The British Empire and the Second World War
In 1939 Hitler went to war not just with Great Britain; he also went to war with the whole of the British Empire, the greatest empire that there had ever been. In the years since 1945 that empire has disappeared, and the crucial fact that the British Empire fought together as a whole during the war has been forgotten. All the parts of the empire joined the struggle and were involved in it from the beginning, undergoing huge changes and sometimes suffering great losses as a result. The war in the desert, the defence of Malta and the Malayan campaign, and the contribution of the empire as a whole in terms of supplies, communications and troops, all reflect the strategic importance of Britain's imperial status. Men and women not only from Australia, New Zealand and India but from many parts of Africa and the Middle East all played their part. Winston Churchill saw the war throughout in imperial terms. The British Empire and the Second World War emphasises a central fact about the Second World War that is often forgotten.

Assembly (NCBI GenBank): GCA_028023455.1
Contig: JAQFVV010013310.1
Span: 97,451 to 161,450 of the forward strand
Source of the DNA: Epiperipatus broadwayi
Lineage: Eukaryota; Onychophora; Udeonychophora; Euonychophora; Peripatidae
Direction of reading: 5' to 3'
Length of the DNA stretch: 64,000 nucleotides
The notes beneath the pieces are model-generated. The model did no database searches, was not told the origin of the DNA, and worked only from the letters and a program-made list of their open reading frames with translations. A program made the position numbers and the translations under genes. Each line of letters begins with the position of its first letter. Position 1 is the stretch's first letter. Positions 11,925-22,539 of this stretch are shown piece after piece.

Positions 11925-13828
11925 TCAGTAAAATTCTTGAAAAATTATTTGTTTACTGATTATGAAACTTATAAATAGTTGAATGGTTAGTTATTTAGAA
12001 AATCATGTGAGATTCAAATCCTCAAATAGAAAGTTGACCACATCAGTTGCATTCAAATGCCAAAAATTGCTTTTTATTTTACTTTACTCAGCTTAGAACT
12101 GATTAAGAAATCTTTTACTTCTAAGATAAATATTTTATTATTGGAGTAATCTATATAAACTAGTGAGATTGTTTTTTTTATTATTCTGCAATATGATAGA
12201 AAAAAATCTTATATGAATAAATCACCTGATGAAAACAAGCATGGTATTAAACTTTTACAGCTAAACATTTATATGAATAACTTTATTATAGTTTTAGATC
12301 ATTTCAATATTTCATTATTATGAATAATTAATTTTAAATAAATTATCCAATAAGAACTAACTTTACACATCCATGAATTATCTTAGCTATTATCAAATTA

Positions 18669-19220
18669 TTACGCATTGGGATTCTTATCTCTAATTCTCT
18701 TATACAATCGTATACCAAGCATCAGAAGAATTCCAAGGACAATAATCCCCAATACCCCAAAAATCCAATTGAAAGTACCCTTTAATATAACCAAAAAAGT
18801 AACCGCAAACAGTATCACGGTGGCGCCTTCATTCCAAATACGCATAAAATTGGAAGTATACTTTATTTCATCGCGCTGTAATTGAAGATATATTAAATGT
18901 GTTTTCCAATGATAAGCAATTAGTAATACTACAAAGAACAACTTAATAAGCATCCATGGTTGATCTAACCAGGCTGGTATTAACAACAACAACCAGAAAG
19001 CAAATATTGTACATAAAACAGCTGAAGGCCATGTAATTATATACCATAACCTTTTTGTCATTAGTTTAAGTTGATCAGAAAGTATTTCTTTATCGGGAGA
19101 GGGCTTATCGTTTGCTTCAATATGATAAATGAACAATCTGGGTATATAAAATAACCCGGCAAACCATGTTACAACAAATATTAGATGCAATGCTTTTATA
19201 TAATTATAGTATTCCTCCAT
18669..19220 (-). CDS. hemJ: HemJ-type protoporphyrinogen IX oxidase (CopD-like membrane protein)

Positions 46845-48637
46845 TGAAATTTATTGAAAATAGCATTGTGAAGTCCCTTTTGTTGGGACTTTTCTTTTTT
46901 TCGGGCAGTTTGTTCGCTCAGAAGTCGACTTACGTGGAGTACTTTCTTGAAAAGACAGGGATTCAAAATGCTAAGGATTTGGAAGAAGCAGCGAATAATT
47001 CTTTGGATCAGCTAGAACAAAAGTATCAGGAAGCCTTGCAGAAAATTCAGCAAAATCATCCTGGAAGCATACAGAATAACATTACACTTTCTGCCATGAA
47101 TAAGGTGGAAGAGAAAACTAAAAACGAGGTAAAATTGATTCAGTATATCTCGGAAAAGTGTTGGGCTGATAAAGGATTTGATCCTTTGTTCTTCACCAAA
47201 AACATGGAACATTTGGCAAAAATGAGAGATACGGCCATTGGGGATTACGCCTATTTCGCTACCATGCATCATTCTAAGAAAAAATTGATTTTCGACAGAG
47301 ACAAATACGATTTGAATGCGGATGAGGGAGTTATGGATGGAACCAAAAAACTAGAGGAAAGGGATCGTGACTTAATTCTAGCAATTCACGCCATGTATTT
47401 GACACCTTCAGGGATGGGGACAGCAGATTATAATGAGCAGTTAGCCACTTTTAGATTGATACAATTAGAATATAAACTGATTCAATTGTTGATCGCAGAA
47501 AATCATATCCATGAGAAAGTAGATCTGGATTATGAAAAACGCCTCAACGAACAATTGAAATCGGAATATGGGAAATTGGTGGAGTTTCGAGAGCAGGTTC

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At its peak , its war industry employed 1 . 2 million people – over 13 per cent of
Canada ' s population . Heavy industry experienced exponential growth . By
1943 Canada ' s rate of output of merchant vessels was only fractionally less than
industry ' s concentration on war production . South Africa was one of the main
founder - members of the Eastern Group Supply Council ( EGSC ) , created to
relieve Britain of some of the burden of maintaining the fighting front in the Middle
The war marked the start of a phase of expanded economic growth based mainly
on the secondary sector , as secondary and tertiary industry supplanted farming
in terms of GDP and employment for the first time in Australia ' s history . As the ...